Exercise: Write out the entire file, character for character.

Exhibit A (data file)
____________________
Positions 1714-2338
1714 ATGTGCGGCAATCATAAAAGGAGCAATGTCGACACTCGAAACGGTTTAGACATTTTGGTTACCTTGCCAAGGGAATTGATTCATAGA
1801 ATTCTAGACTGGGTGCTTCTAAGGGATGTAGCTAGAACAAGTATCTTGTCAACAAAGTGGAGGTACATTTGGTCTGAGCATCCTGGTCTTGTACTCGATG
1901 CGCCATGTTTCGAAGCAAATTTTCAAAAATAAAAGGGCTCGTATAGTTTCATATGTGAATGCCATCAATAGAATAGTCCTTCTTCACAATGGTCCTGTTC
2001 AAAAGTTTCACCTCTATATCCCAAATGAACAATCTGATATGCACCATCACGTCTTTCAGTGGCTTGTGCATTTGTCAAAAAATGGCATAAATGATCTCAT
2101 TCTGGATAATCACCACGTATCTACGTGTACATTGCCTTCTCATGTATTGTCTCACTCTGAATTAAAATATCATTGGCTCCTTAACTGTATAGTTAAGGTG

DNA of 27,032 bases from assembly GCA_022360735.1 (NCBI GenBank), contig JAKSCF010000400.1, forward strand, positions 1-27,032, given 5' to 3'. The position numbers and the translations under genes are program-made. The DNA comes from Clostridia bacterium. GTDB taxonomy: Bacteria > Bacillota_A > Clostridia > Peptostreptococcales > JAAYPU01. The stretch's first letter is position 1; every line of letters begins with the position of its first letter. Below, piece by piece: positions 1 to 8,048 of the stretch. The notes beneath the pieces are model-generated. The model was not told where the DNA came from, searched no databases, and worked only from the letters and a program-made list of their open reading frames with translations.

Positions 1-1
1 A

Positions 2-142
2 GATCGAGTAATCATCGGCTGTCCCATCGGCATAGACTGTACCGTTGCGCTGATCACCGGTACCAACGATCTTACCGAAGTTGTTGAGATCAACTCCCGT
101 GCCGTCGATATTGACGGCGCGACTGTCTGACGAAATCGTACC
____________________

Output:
Positions 1714-2338
1714 ATGTGCGGCAATCATAAAAGGAGCAATGTCGACACTCGAAACGGTTTAGACATTTTGGTTACCTTGCCAAGGGAATTGATTCATAGA
1801 ATTCTAGACTGGGTGCTTCTAAGGGATGTAGCTAGAACAAGTATCTTGTCAACAAAGTGGAGGTACATTTGGTCTGAGCATCCTGGTCTTGTACTCGATG
1901 CGCCATGTTTCGAAGCAAATTTTCAAAAATAAAAGGGCTCGTATAGTTTCATATGTGAATGCCATCAATAGAATAGTCCTTCTTCACAATGGTCCTGTTC
2001 AAAAGTTTCACCTCTATATCCCAAATGAACAATCTGATATGCACCATCACGTCTTTCAGTGGCTTGTGCATTTGTCAAAAAATGGCATAAATGATCTCAT
2101 TCTGGATAATCACCACGTATCTACGTGTACATTGCCTTCTCATGTATTGTCTCACTCTGAATTAAAATATCATTGGCTCCTTAACTGTATAGTTAAGGTG

DNA of 27,032 bases from assembly GCA_022360735.1 (NCBI GenBank), contig JAKSCF010000400.1, forward strand, positions 1-27,032, given 5' to 3'. The position numbers and the translations under genes are program-made. The DNA comes from Clostridia bacterium. GTDB taxonomy: Bacteria > Bacillota_A > Clostridia > Peptostreptococcales > JAAYPU01. The stretch's first letter is position 1; every line of letters begins with the position of its first letter. Below, piece by piece: positions 1 to 8,048 of the stretch. The notes beneath the pieces are model-generated. The model was not told where the DNA came from, searched no databases, and worked only from the letters and a program-made list of their open reading frames with translations.

Positions 1-1
1 A

Positions 2-142
2 GATCGAGTAATCATCGGCTGTCCCATCGGCATAGACTGTACCGTTGCGCTGATCACCGGTACCAACGATCTTACCGAAGTTGTTGAGATCAACTCCCGT
101 GCCGTCGATATTGACGGCGCGACTGTCTGACGAAATCGTACC